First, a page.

Independent Study, Spring 2019


Burning fossil fuels causes anthropogenic climate change: the warming of the earth’s climate system because of increased atmospheric CO2 (IPCC). These fuels are made up of buried prehistoric life forms, encapsulated underground in large enough concentrations that the carbon in their tissues forms petrochemicals instead of sedimentary rock or fossils.  When humans extract and burn these chemicals for energy, CO2 is emitted (Schlesinger and Bernhardt).  

Since the industrial revolution in the early 1800s, the developed world has used fossil fuels for our main source of energy.  We are incredibly dependent on fossil fuels, using them not only as fuel to manufacture consumer goods, drive our transportation, and heat our buildings, but also as the chemical building blocks for important materials like plastic.  Fossil fuels have allowed for major advances in medical technology, in food production, and in science.  They have also caused many environmental disasters and are currently the root of climate change. 

Because fossil fuels were separate from the pre-industrial carbon cycle, burning them creates an additional flow which causes a buildup of carbon in the atmosphere.  This buildup causes warming of the earth’s climate system, which manifests itself in many ways through a complex system of feedback loops.  The overall effect is generally predicted to be a warming and destabilization of the earth’s climate, likely to the detriment of humans who have flourished during a very stable part of climate history (Schlesinger and Bernhardt).

Because we are aware of the potential dangers of climate change, efforts have been made to reduce our carbon emissions and mitigate climate change. This is difficult because economic welfare is closely linked to carbon emissions in our current economy. While international emissions reduction agreements have been signed, few of the goals have been reached, and the United States in particular has been reticent in participating (Cooper, Green, Brown et al.).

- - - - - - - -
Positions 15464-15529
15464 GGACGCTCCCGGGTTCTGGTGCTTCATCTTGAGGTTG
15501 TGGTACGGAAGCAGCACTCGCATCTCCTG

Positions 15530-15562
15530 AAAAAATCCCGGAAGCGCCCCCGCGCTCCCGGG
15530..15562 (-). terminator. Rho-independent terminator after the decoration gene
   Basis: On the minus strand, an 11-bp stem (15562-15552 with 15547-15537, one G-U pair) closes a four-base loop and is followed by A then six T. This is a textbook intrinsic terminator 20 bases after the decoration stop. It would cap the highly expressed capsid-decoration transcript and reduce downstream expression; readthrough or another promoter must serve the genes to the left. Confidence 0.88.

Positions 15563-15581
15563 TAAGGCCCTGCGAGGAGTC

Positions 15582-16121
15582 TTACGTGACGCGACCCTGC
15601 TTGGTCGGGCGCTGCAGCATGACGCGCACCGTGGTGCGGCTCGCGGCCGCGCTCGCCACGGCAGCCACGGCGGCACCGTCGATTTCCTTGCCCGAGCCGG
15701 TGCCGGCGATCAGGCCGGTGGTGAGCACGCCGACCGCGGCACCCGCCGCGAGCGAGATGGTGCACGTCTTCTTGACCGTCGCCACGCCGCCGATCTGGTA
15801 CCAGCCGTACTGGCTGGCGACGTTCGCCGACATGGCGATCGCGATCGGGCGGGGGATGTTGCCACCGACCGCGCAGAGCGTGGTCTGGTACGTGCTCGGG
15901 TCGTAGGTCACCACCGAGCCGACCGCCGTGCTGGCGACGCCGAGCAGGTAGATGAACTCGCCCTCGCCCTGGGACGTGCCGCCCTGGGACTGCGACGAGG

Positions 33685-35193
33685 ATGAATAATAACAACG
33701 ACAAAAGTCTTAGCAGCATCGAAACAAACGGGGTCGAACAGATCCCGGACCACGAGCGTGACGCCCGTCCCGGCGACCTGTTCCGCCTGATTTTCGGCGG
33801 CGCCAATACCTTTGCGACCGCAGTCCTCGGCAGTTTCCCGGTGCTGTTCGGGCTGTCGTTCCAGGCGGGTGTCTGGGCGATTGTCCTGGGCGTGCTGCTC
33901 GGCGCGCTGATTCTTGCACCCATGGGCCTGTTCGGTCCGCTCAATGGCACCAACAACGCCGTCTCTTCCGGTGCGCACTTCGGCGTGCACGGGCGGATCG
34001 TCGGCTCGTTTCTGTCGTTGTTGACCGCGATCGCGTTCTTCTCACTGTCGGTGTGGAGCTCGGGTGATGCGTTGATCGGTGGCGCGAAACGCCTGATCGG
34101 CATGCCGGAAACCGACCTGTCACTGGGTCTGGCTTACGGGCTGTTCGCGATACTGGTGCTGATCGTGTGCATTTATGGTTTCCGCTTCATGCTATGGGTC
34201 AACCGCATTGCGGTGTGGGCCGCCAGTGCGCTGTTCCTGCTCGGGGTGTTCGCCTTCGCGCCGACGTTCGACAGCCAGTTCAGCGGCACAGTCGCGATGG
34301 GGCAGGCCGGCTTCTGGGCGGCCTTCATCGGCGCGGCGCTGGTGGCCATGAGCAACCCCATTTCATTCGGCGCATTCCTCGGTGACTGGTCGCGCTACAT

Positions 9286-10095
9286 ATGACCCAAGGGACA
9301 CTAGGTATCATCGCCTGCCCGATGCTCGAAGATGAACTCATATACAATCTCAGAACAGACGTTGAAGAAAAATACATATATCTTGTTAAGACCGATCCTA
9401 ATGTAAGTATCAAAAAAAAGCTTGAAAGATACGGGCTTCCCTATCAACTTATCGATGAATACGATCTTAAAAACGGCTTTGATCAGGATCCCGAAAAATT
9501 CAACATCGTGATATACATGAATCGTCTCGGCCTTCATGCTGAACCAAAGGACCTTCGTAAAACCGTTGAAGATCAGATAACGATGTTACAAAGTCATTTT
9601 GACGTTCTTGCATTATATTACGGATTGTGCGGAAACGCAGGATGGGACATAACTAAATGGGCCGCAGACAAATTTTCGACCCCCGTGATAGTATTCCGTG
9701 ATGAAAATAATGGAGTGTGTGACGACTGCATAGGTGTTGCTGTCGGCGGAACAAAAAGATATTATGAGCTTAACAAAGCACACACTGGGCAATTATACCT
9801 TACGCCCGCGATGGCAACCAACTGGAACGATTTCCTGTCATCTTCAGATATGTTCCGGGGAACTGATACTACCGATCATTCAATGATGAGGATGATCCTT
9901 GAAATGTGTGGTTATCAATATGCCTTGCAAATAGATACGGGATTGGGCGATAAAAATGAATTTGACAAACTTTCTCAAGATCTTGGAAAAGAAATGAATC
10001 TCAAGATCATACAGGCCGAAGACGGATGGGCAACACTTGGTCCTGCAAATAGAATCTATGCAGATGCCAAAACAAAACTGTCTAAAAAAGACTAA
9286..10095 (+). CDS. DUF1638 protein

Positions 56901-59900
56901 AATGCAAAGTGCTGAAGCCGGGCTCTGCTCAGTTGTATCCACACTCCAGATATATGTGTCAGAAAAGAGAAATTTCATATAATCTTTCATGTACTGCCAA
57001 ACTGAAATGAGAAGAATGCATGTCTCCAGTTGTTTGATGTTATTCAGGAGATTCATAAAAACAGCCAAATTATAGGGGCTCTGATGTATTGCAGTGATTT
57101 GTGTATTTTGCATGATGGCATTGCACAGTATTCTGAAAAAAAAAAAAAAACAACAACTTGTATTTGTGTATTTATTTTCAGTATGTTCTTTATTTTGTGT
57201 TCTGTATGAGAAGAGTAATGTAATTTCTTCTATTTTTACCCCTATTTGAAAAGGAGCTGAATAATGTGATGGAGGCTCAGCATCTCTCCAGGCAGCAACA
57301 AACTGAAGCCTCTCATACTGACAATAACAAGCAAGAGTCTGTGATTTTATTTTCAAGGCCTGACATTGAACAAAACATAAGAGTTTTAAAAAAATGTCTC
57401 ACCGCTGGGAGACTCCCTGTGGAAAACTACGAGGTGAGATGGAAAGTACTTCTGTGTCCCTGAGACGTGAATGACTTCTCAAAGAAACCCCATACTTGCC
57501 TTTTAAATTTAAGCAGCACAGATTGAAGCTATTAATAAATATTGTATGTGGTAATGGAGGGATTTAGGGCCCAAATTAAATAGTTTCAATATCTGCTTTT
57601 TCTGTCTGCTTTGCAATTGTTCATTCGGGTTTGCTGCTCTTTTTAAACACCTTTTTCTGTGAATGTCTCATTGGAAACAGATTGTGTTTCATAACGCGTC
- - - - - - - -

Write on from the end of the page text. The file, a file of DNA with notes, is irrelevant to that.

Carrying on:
All industrial activities today cause carbon emissions.  Even when some of the energy comes from renewable resources like solar or wind, the development of infrastructure causes emissions. Perhaps more ubiquitously: buildings create emissions. Climate control of commercial and residential buildings is responsible for 31% of US carbon emissions (EPA). Lifecycle analyses of buildings in the US show that on average 30% of associated emissions are embodied in construction materials (Fenner et al).  Concrete is particularly emissive, because CO2 is released not only during the energy generation that drives the processes, but in chemical releases as concrete is produced.  Concrete production accounts for 9.5% of anthropogenic emissions (Olivier et al). The emissions associated with concrete building construction, and the potential to use mass timber construction as a carbon-capture alternative, are discussed in more depth here.


Brown, C., Alexander, P., Arneth, A., Holman, I., Rounsevell, M. (2019) Achievement of Paris climate goals unlikely due to time lags in the land system. Nature Climate Change 9, 203–208.

Cooper, M. (2018) Governing the global climate commons: The political economy of state and local action, after the U.S. flip-flop on the Paris Agreement. Energy Policy, 118: 440-454.

EPA. Inventory of U.S. greenhouse gas emissions and sinks: 1990–2016. EPA 430-P-18-001; 2018.

Fenner, A. E., Kibert, C. J., Woo, J., Morque, S., Razkenari, M., Hakim, H., Lu, X. (2018) The carbon footprint of buildings: A review of methodologies and applications. Renewable and Sustainable Energy Reviews. 94: 1142-1152.

Green, A. (2018). On thin ice: Meeting canada's paris climate commitments. Journal of Environmental Law and Practice, 32(1), 99-135.

F.A. Rodrigues, I. Joekes (2011) Cement industry: sustainability, challenges and perspectives. Environmental Chemistry Letters, 9 (2) 151-166.

Olivier JGJ, Janssens-Maenhout G, Muntean M and Peters JAHW (2014), Trends in global CO2 emissions; 2014 Report, The Hague: PBL Netherlands Environmental Assessment Agency; Ispra: European Commission, Joint Research Centre.

Schlesinger W.H. and Bernhardt E.S. (2013) Biogeochemistry: An Analysis of Global Change, 3e. Academic Press.